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Health Interest Groups Not Sure How to Respond to Clinton Plan : Medicine: Most can find things to support and oppose. They intend to bide their time till final details are released by the White House next week.


WASHINGTON — For key health policy-makers in the nation's capital, the insurance industry intends to run this message in newspapers over the weekend: "Surprise!" it proclaims, announcing that the insurance industry supports a dozen elements in President Clinton's plan and only opposes three.

For the average American living outside Washington, however, the message from the same industry on television ads is very different: "Things are going to change and not all for the better," an announcer intones after a husband and wife, poring over a stack of bills on their kitchen table, lament the changes in their coverage under health reform.

Therein is the paradox: Unlike virtually every other major bill that comes before Congress--where one interest group is happy, while another is unhappy--the health reform proposal that has been circulating in recent days appears to be making everyone of interest both happy and unhappy.

And, as the dual ads from the Health Insurance Assn. of America suggest, they are somewhat befuddled about how best to respond.

"There's never been a process like this one on a major piece of legislation," Charles N. Kahn III, executive vice president of the insurance group, said Monday. "No one really knows yet what the rules are. That's why we're doing ads that argue both what we're for and what we're against. We want to let the policy-makers know we're willing to work with them--but we still want to raise some doubts with the general public."

Numerous other organizations with a stake in the outcome of the reform effort have reacted similarly:

* The Pharmaceutical Manufacturers Assn., for example, which represents the drug industry, says it is pleased that prescription drugs will be covered but angry that the Administration intends to attempt to curb prices by forcing companies to pay rebates to the federal government based on the difference between the lowest and highest prices that are charged.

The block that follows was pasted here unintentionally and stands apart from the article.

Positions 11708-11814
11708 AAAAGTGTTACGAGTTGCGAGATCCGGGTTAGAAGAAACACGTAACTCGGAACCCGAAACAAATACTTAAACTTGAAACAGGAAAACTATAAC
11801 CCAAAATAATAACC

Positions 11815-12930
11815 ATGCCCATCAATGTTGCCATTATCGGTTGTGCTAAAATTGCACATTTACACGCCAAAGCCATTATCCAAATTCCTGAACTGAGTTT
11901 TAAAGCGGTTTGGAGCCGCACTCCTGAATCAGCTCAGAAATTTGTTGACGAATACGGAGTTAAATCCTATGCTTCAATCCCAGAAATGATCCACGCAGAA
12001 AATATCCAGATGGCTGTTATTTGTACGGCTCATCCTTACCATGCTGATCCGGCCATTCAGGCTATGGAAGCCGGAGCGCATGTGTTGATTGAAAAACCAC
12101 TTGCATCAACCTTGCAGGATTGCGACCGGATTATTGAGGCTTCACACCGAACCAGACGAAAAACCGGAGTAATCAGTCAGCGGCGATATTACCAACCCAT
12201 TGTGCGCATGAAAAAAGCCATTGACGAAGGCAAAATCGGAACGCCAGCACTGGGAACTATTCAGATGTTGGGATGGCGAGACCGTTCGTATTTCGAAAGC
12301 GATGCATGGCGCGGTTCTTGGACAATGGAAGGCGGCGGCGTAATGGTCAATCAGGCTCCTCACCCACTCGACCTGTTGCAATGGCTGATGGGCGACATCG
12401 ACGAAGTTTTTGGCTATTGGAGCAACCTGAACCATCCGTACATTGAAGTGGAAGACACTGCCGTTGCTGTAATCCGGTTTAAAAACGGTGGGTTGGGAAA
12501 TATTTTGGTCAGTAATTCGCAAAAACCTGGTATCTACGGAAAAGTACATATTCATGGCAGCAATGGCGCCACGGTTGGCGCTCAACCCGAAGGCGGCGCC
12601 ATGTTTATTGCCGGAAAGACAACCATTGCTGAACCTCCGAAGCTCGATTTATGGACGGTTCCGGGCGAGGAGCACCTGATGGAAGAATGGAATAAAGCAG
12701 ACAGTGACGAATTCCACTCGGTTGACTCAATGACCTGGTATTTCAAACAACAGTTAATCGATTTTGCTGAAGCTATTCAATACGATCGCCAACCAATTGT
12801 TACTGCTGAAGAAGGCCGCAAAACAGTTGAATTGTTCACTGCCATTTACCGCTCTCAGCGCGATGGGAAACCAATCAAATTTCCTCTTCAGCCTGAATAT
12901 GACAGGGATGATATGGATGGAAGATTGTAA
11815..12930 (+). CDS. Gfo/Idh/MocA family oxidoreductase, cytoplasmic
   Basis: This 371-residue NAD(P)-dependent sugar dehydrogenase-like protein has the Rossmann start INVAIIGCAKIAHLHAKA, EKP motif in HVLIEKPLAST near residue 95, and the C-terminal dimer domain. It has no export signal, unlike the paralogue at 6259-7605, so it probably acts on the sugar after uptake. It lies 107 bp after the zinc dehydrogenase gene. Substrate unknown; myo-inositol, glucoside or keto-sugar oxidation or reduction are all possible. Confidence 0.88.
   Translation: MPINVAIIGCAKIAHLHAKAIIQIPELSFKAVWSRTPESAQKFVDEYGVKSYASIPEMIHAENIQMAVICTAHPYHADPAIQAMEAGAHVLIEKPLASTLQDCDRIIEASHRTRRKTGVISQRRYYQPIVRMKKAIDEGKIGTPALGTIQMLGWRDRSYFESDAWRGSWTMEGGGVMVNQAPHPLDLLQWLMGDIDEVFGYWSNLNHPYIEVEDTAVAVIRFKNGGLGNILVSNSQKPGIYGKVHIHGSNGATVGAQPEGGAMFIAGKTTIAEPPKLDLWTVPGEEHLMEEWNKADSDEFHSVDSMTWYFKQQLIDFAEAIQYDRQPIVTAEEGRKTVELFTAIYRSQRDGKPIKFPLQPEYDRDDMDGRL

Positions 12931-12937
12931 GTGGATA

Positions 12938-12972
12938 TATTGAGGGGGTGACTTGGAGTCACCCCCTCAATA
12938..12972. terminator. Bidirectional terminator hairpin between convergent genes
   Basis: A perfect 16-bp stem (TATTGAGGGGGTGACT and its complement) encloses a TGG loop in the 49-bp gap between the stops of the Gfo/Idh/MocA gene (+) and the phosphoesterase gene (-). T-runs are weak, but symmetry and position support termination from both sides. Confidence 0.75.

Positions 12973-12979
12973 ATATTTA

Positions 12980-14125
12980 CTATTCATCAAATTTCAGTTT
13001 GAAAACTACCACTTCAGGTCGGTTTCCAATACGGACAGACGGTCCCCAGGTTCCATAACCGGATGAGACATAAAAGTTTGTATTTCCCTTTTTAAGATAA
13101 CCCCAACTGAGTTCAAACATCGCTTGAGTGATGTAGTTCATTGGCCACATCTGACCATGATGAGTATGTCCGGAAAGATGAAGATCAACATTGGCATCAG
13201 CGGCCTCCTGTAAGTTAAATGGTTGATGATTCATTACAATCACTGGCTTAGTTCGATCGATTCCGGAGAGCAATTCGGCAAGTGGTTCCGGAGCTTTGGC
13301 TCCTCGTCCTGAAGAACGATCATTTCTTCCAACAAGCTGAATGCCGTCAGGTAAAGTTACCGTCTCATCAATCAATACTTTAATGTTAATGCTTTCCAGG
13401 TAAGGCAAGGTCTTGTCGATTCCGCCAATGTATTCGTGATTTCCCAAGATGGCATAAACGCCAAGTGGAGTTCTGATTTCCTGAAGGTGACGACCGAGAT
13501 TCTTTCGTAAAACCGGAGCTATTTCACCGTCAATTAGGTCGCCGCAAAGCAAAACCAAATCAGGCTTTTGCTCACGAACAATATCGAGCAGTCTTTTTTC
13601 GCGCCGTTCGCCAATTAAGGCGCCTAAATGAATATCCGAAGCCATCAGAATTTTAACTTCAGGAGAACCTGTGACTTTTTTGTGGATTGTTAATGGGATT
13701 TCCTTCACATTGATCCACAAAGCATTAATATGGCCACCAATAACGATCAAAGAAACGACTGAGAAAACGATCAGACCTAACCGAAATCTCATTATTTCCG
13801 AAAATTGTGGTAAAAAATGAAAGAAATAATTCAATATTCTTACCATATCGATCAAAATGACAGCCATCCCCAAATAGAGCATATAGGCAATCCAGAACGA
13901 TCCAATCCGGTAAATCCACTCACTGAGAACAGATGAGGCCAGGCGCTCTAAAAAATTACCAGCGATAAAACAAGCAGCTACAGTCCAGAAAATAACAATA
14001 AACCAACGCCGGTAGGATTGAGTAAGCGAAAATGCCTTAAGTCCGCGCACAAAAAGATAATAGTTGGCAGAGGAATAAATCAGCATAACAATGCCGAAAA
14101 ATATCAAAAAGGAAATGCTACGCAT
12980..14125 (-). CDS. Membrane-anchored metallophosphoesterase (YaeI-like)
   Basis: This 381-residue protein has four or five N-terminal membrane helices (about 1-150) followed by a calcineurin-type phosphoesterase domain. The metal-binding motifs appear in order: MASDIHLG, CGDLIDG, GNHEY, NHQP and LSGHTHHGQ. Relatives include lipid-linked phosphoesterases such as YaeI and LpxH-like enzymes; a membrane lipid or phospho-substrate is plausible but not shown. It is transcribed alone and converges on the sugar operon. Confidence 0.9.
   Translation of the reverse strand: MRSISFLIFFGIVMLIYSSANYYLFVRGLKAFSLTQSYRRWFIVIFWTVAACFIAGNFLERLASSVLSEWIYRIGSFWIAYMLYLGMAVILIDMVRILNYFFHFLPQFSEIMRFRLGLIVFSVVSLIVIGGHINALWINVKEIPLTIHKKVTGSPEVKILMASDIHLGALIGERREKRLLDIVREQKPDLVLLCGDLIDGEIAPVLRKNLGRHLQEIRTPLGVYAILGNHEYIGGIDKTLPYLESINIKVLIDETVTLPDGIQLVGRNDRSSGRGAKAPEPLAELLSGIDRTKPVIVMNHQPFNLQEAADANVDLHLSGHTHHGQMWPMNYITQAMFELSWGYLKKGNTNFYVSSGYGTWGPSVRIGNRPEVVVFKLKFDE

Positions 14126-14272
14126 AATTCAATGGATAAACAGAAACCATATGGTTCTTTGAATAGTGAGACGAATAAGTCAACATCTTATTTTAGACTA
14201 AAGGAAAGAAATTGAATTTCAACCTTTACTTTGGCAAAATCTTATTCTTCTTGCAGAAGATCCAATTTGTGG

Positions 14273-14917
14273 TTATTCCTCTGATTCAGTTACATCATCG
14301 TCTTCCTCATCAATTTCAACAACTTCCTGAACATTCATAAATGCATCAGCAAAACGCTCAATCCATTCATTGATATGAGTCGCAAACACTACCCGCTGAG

* The American Assn. of Retired Persons, which lobbies in behalf of older Americans, applauds the inclusion of long-term care and prescription drugs as benefits but is nervous about the plan to use savings from Medicare spending as a financing mechanism, afraid that doctors and hospitals, faced with more stringent restrictions on their payments from the government, will start turning away Medicare beneficiaries.

* The American Medical Assn., which represents many of the nation's physicians, says it likes numerous aspects of the proposal, including the basic benefits package, but dislikes the professional liability and antitrust reforms, saying they don't go far enough.

Most groups said Monday that they intend to bide their time until the final details are released next week and will save their biggest push for Congress, where the ultimate decisions will be made--and just in time for the elections, they noted.

"We met this past week at a three-day retreat, not just to talk about health but about all issues concerning us, and decided one way to have some influence is to get some of our people to start running for office," said Terry Hill, a spokesman for the National Federation of Independent Business, a trade group representing many of the nation's small businesses.

The group opposes Clinton's plan to require all employers to provide health insurance for their workers--but says it wants to find some non-mandatory way of bringing the uninsured into the system.

Getting proponents of small business to run for Congress, "will be a major focus for us in the long haul," Hill added. "Too many people in Congress do not know how to meet a payroll or run a small business."

Rick Wade, a spokesman for the American Hospital Assn., said that his organization supports about 70% of the proposal "and we will support it strongly," but "we're ending up where everyone else is ending up--which is that there are some areas of disagreement."

Kahn, of the insurance industry, said he also is disturbed by the concept of regional purchasing alliances, which will negotiate with networks of doctors and hospitals on behalf of consumers, and the potential premium caps. He called these "life or death issues" for his industry. He said he fears the creation of another bureaucracy.

Still, he said, "if you look down at the ethical underpinnings of the plan, we basically agree with everything that's in there."

Times staff writer Edwin Chen contributed to this story.


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